County Board starts term on bitter note

Despite losing two seats in the General Election, Winnebago County Board Republicans managed to obtain chairmanship of all nine standing committees at a Dec. 4 organizational meeting. In addition to holding the nine chairs, the GOP holds a majority on each committee.

Going into the meeting, Democrats thought they’d mustered enough support to be granted chairmanships of Health and Human Services, Public Works and the Finance or Public Safety committees.

Democrats walked away empty-handed, however, vowing to take over more board seats in the next election.

“Before the meeting started tonight, Dave Yeske (R-2) was supposed to be with us, and Mary Ann Aiello (R-9) was supposed to be with us,” explained incoming board member Doug Aurand (D-3). “They both went with the other side for committee chairmanship.”

Democrats had promised Yeske the Zoning Committee chairman in exchange for his vote. Republicans, however, gave him the seat, and Yeske never had to cross the aisle.

GOP leaders made sure Aiello was granted chairmanship of the Health and Human Services Committee without having to side with Democrats.

“I know that she was supposed to be with us, but she wasn’t,” George Anne Duckett (D-12) said. “I don’t know what happened, ’cause they’ve treated her like crap.”

Duckett was cut from the Finance Committee despite her years of service there. Phil Johnson (D-8) is now the only Democrat remaining on the five-person committee. The new committee members, including Chairman Tom Owens (R-1), have never served on Finance before.

Suffering defeat, Winnebago County Democrats declined offers to chair other committees.

“You’ve got Republicans sticking it to Democrats, just because they have the power to do it,” Pete MacKay (R-5) charged. “They don’t have exactly an overwhelming majority, because I certainly don’t consider myself one of those guys.”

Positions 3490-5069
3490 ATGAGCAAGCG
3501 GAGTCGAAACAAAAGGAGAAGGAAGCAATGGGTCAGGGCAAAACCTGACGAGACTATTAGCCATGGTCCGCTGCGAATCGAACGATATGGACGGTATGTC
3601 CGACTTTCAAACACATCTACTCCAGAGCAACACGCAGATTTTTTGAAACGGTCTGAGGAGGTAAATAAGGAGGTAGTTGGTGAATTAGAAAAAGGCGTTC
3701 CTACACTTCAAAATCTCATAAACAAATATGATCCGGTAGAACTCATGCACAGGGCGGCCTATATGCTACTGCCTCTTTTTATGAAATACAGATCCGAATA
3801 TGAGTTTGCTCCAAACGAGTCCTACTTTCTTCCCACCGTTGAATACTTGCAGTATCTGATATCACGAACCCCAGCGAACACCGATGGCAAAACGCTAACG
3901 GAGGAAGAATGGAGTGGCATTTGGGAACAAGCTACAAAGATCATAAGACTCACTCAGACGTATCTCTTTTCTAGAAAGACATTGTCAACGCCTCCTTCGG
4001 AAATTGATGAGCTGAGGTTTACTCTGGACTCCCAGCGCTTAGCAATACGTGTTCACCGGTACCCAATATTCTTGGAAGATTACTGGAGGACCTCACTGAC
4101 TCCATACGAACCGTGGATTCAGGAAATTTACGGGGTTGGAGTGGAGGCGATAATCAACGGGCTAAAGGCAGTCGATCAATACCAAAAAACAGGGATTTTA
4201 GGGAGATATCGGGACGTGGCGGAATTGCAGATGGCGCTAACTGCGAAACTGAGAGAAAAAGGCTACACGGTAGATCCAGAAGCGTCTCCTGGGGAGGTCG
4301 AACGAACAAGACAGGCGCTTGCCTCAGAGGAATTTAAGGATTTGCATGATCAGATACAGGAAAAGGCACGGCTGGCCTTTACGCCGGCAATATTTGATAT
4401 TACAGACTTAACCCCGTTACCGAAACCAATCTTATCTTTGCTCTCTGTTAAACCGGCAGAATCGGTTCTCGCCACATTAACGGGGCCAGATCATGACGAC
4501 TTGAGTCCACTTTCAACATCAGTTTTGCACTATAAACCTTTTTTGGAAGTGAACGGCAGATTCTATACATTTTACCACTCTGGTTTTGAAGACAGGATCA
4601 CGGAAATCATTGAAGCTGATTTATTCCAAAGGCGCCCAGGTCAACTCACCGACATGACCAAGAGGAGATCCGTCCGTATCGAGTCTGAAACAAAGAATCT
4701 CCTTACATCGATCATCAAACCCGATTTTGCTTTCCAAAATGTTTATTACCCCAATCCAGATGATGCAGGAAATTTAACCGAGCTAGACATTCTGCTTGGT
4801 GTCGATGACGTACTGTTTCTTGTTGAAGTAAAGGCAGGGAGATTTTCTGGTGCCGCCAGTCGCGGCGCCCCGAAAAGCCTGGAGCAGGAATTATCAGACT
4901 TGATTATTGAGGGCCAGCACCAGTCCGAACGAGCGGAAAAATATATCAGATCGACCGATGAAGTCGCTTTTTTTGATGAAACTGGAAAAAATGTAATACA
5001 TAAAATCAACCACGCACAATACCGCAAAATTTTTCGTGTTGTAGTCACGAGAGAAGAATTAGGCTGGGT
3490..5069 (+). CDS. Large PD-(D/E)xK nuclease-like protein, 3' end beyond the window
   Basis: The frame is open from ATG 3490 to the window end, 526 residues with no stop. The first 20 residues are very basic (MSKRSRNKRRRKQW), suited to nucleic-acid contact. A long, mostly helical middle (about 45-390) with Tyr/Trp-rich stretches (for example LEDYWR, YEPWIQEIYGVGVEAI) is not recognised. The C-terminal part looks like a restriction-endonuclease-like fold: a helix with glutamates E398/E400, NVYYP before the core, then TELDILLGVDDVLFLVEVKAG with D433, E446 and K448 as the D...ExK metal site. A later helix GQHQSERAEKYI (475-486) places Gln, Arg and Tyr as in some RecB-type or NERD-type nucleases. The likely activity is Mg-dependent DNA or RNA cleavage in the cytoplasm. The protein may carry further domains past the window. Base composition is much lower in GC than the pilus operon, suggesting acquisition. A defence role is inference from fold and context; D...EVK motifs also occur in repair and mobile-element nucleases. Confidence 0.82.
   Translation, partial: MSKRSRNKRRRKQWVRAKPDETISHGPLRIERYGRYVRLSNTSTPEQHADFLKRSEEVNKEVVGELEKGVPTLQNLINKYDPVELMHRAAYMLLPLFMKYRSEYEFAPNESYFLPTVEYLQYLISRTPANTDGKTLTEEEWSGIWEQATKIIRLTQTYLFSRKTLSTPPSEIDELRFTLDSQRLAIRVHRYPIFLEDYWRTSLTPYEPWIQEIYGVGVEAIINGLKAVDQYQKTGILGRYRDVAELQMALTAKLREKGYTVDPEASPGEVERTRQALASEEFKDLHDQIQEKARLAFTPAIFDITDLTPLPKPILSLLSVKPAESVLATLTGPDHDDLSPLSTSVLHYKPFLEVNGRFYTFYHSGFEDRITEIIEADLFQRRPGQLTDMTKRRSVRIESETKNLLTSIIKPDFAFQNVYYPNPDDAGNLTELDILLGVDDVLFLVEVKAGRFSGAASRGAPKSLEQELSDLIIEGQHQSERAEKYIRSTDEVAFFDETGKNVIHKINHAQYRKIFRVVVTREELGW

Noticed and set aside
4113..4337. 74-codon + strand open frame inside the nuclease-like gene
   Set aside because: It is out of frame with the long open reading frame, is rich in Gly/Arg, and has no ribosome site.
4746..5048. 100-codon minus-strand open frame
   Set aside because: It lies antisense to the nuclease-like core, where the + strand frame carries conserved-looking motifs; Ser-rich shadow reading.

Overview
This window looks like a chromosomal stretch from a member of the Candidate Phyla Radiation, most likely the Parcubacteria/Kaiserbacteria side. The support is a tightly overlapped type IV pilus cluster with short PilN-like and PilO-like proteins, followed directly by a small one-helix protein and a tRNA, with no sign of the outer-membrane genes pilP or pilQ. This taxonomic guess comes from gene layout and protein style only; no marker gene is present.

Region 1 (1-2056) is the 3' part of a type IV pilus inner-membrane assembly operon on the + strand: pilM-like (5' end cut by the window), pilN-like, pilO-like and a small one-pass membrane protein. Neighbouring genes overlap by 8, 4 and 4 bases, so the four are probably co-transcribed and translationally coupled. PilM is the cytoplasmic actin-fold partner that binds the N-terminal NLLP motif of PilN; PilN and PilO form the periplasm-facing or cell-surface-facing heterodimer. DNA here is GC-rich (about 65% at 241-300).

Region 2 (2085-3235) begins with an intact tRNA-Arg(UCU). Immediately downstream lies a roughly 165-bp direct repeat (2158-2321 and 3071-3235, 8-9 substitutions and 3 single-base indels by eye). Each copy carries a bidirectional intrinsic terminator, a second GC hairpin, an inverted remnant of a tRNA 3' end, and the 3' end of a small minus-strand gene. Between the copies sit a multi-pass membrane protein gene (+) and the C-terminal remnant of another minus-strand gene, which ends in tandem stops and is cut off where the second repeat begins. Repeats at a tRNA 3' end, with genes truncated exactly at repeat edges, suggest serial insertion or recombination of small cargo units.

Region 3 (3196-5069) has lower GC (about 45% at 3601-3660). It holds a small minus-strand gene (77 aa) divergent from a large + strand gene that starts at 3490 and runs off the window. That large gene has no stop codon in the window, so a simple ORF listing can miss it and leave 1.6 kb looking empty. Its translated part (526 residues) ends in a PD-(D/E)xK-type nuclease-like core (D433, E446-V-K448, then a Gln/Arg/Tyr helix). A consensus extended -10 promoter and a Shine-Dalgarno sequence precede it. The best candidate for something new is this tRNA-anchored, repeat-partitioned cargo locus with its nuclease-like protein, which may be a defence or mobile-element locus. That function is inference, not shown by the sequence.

MacKay hoped Aiello would join him across the aisle so Chairman Scott Christiansen would have been forced to break the tie.

Aiello was unavailable for comment prior to publication.

As a result of the new committee structures, MacKay said Republicans may lose as many as six seats in the next election two years from now.

“I thought we would start off on a better road,” Duckett told The Rock River Times, “but it looks like our path is going straight to hell.”

John Ekberg (R-10) said he also fears the new board may have started off on the wrong foot.

“I really believe in bipartisan work, and it seems like the outcome that we see,” Ekberg said, “is not very conducive for trust. We have a whole lot of work to do together, and if we’re bitter about what happened, it’s gonna slow down progress.”

“It’s the way the cookie crumbles,” new County Board member Karen Elyea (D-11) said. “The Democrats pushed them [the Republicans] into the corner and let them take their king. If you have a chance to take the king, you take it. The Democrats are going to get better with a new style of negotiations that don’t include ‘all or nothing’ demands. I think there’ll be a follow-up story to these developments.”

The new County Board will have its first regular meeting Dec. 14

From the Dec. 6 – Dec. 12, 2006, issue

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